Maybe it was the global scope of Brooks's novel--which bounces from the USA to Japan to Israel to South America--that appealed to star Brad Pitt and director Marc Foster. Obviously, though, they were turned off by the novel's narrative structure, which looks back on the war with the undead through interviews with people from all walks of life all over the globe (heads of state, soldiers, suburban moms, etc.); it's something like Studs Terkel's Working, only with a lot more zombies. Brooks used this structure for sometimes sly, sometimes obvious political/sociological commentary while not neglecting the horror elements of the story.

World War Z the movie, on the other hand, goes for a much more conventional, action-driven narrative while jettisoning nearly all of the characters and situations from the novel. Pitt stars as Gerry Lane, a retired United Nations investigator who's more than happy to spend his days making pancakes for his wife (Mireille Enos) and their two adorable daughters. Life is idyllic--and, therefore, doomed to change big-time.

And so it does--while driving through Philadelphia, Gerry and family get caught up the undead outbreak, with seriously fast zombies swarming through the streets and sinking their teeth into anything that moves (at a tasteful distance--this movie is, after all, rated PG-13). The family must now fight to survive long enough for Gerry's buddies at the UN can rescue them.

Said rescue comes at a price, though: The UN wants Gerry go back into the field and investigate the cause of the zombie plague and, hopefully, come up with a solution, and fast: the population of the world is dropping like a stone.

Up to this point, World War Z the movie is engaging, entertaining and involving--we care about what happens to Gerry, his wife and his kids. Unfortunately, once Gerry flies off to investigate the origins of the plague, the wife and kids--and, pretty much, any further character development--fall very much into the background, and action set pieces dominate the rest of the way.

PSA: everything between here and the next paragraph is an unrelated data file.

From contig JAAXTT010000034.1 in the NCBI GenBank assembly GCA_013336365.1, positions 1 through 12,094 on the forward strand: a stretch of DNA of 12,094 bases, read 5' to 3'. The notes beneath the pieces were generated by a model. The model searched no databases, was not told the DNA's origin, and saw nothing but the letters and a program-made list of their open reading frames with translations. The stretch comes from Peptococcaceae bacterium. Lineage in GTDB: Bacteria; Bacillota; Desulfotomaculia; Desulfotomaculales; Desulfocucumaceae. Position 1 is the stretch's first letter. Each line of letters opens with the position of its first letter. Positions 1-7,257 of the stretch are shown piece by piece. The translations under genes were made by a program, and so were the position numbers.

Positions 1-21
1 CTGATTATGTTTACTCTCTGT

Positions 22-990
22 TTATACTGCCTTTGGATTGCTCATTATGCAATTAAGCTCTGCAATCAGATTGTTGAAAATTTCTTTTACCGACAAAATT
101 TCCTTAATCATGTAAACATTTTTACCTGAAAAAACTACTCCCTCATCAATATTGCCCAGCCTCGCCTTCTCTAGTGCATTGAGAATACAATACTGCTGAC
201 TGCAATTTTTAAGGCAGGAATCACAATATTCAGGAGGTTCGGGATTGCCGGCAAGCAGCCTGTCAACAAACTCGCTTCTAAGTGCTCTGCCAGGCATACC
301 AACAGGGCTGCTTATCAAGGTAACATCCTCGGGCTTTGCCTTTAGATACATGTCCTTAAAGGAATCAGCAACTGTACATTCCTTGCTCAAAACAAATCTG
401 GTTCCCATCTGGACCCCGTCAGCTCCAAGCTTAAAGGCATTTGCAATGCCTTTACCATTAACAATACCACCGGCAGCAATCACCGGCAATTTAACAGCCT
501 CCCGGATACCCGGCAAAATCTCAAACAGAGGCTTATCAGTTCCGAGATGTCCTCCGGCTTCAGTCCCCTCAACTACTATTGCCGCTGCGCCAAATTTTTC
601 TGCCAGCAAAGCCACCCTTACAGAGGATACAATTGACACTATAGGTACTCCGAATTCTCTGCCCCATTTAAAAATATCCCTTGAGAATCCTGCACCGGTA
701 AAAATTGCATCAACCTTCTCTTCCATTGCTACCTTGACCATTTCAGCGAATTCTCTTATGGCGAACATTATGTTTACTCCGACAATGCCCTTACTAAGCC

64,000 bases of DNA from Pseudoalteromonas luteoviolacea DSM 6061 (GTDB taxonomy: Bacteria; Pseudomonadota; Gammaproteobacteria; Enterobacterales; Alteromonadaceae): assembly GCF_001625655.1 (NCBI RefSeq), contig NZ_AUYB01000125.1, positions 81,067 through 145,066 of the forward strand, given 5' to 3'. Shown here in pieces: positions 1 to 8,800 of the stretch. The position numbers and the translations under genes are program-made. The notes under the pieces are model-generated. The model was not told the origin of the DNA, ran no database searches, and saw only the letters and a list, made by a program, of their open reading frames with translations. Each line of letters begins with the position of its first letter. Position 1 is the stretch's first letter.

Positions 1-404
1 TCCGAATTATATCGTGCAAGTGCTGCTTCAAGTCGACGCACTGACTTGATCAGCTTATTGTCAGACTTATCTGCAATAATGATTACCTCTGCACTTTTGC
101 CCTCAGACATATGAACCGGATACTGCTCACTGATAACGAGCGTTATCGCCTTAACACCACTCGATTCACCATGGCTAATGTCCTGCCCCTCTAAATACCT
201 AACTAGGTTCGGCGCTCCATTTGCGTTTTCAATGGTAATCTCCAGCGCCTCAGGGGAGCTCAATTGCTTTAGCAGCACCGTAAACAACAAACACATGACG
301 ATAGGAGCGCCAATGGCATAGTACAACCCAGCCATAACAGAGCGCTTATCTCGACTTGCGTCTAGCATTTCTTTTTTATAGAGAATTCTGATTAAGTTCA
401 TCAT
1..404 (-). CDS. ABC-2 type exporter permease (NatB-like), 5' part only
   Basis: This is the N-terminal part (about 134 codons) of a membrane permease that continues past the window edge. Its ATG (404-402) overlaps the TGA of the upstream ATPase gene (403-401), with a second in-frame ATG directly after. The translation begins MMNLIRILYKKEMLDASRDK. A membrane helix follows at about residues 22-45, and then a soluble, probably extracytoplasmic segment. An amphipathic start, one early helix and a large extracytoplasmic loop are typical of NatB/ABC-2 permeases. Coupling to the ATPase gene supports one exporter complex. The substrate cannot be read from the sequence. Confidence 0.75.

The action scenes themselves are well orchestrated, with swarms of flesh-hungry fiends charging forward, spilling over walls and toppling buses. We've seen fast zombies before (28 Days Later and the remake of Dawn of the Dead, but never like this, acting in most scenes more like locusts or ants than individual monsters. That gives the action scenes a greater scale--it's almost more like a natural disaster than a zombie-made one--and lend some scenes an appropriately claustrophobic quality.

Unfortunately, the lack of individuality in such scenes also makes the action more anonymous and distant than in most zombie movies, where getting bitten by a single flesh-eater is as much an immediate threat as the multitudes of gut-munchers milling about in the streets.

Speaking of gut-munchers...we don't really see much of that in this movie. I'm hardly a gorehound, but if you're going to make a movie about a plague of flesh-eating zombies, we damn well better see them eat flesh. And we don't.

So not only are the characters robbed of opportunities to develop, but the monsters themselves are robbed of their most prominent threatening feature--some might say their only threatening feature--making it difficult to care about predator or prey.

There's a good--even great--movie to be made from Max Brooks's novel. This World War Z isn't it.

Every Picture Tells a Story 7/5/13